Wednesday, April 30, 2014

PINK TRACTORS


April 7th, 2014 is a day that Rhonda and I will never forget. It was a Sunday and I was busy getting clothes ready to head to Washington, D.C. for the National Wheat Improvement Committee/National Association of Wheat Growers Research Fly-in.

Rhonda and I were sitting on the couch in the office (we have a separate building that serves as office, man cave, dog house for the times I'm in trouble, In-law storage, visitor retreat, etc.) where I stay the night so I don't wake the family up at 2-2:30 am to catch my flight.

"Robert, could you feel my breast? I think I have a lump" Rhonda said. Now as a guy I would normally be excited and happy to oblige to such a request...but this was definitely different. My heart rate increased, I was getting sweaty, and I was nervous...similar to younger days but in a completely different way.

I felt the "LUMP."

"Rhonda, you need to get that looked at. It might be nothing but it should be checked out." The timing couldn't have been worse for either of us, we were parting at a time of need for each other.

I left for DC Monday and didn't get back home until Thursday while Rhonda visited the doctor. We were both continuing on with what we needed to do professionally, but our minds had other things on them definitely that week.

The second week, things moved fast as well. On the 15th she had an appointment for a mammogram and her friend Dianne went with her. After that visit she went back on that Thursday the 17th for a biopsy with support from Dianne and her friend Jaime. That started the long wait.

I know my blog handle is "The Unmanned Farmer" and should deal mainly with UAVs and this story does have a UAV portion to it.

Tuesday, April 22nd is another date I won't forget. I had a reporter up from the Lewiston Morning Tribune doing a story on my use of UAVs. It was raining so we couldn't actually fly which was a bummer. However, standing around in the shop with the UAVs set up and doing the interview the phone rang.

I looked at the caller ID and it was the grade school. Oh, Rhonda is calling for something............

My heart dropped and my breath was completely taken away, she was crying uncontrollably and I knew she was hurt. The frightening part was I knew why. After getting her to calm down a little she told me she had to go to the doctor that day at 2 pm and would I go? Farming, UAVs, or anything else in the world didn't matter and I was not going to let her down.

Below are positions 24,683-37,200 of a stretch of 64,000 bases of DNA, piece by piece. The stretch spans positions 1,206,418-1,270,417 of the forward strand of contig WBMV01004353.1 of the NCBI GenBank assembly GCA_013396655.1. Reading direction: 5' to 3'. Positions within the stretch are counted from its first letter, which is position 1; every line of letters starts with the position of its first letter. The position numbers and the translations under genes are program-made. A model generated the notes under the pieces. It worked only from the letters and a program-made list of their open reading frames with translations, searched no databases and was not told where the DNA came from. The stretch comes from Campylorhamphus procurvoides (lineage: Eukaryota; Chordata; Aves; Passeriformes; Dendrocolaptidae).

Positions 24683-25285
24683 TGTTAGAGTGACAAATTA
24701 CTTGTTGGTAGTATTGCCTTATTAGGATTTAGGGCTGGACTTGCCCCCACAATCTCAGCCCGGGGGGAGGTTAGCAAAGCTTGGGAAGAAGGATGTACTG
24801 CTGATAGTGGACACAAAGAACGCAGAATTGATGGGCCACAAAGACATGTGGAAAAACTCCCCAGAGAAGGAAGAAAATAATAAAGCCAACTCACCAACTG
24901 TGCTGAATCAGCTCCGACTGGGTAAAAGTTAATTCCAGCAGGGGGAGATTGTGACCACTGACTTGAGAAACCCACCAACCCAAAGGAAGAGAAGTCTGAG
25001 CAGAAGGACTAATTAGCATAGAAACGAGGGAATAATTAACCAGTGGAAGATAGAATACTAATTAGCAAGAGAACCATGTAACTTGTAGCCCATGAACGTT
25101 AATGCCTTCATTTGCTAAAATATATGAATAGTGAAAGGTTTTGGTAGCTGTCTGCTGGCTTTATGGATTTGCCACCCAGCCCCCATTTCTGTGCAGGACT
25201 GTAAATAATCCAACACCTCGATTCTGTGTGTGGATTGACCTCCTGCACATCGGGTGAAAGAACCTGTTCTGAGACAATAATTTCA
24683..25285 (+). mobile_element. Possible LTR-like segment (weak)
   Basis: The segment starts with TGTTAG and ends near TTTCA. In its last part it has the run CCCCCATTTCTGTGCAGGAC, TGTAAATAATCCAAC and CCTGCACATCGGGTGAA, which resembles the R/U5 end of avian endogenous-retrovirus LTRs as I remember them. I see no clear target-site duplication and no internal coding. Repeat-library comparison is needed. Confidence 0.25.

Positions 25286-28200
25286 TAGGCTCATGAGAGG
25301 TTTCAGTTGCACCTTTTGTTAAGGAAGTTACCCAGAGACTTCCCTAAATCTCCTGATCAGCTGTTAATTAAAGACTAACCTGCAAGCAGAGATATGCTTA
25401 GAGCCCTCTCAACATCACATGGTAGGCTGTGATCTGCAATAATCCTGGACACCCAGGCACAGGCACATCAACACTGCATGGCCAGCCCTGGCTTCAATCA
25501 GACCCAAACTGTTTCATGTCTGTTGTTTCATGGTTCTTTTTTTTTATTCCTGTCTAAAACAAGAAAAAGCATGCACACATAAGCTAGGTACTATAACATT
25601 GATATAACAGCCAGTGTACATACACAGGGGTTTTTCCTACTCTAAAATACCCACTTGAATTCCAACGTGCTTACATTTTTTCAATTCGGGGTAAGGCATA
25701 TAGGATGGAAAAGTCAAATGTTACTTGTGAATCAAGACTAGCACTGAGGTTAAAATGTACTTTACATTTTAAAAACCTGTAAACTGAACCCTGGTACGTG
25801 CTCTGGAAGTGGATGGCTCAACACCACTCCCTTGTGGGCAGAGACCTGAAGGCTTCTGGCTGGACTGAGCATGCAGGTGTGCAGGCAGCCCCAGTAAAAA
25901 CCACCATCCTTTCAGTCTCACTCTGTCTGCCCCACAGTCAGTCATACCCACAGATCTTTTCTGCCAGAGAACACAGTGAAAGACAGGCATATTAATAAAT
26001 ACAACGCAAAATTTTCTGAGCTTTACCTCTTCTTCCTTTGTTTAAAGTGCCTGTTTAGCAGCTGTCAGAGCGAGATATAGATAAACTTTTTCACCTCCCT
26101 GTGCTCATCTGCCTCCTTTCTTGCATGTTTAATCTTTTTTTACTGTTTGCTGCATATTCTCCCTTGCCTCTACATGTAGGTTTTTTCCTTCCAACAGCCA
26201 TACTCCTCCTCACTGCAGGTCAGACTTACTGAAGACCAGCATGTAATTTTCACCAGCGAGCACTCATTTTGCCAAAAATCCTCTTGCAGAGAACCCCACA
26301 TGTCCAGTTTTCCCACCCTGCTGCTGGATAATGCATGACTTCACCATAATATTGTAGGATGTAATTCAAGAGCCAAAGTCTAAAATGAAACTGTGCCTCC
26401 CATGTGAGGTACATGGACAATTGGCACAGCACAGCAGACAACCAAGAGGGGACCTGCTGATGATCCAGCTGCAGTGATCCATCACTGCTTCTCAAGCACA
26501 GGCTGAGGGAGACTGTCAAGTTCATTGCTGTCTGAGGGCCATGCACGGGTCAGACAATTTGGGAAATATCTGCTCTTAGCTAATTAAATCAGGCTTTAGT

I hung up the phone and still had an interview to do. Stay professional, carry on as if nothing happened, get through this with all costs and as normally as possible.

During our reminiscing about this quick journey I would equate my reactions that day to President George W. Bush being informed of the Twin Towers being attacked. I'm sure the shocked showed initially, but you needed to get through the current job as quickly and professionally as possible to not alarm others so that you can deal with the situation.

Farmers deal with tough situations every year, especially if they raise animals. Farmers pull on their years of knowledge and experience to identify the problem, quickly analyze it, and then take a course of action. This all happens in the blink of an eye usually. I could not use my skills as a farmer to solve the problem of someone I truly love hurting over the phone. I could not reach out to provide a comforting touch or reassuring embrace. And I still had the interview to do.

That day we met with the doctor and received the news that Rhonda has Breast Cancer confirming our fears.

Since then we had a visitor from Australia who took our mind off of things for a couple of days. Simon Mattsson is a sugarcane farmer from Australia and a Nuffield Scholar. Also, our church had a service dedicated to the seniors of the high school.

Monday and Tuesday Rhonda met with two great doctors to (As Paul Harvey would say) get the rest of the story and plan a course of action.

Things have moved very fast in less than a month, even to the amazement of the doctors. Support has been great and having some answers to the unknowns has been a relief. There are still tests to be done and more unknowns, but there is HOPE! God's hand has definitely been there in many different ways but that is a different story and should and probably told by Rhonda.

Now to the Pink Tractor. As Rhonda was checking in to her first appointment Monday, I saw a young nurse in the facility with a black shirt with a pink tractor...I NEED TO GET ONE FOR RHONDA is all I could think. I called a couple of people that I know and there was one waiting for us at Farm Credit Services Northwest in Spokane https://www.northwestfcs.com/Stewardship/The-Pink-Tractor .

If there is one color Rhonda loathes it is pink! However, since it is on a tractor she could handle it and wear the shirt.

Our spirits are up and our family is dealing with it well. Rhonda and I cannot say thank you enough to all of the support that has been there from friends and strangers. It truly is amazing and has turned this crisis into more of a mission of hope and determination.

I am certain that this will not be the last post I will write on this journey or subject and there are definitely better stories that can be told from this month of shock and discovery but I will leave that up to best friend, partner, soul mate, and wife Rhonda. Maybe for Mother's Day I will give her a pink tractor to drive.

As a note of recognition and thanks we want to thank Northwest Farm Credit Services for their recognition and support for Breast Cancer! Rhonda and I both hope that you and your friends will take time and be more aware of this cause.

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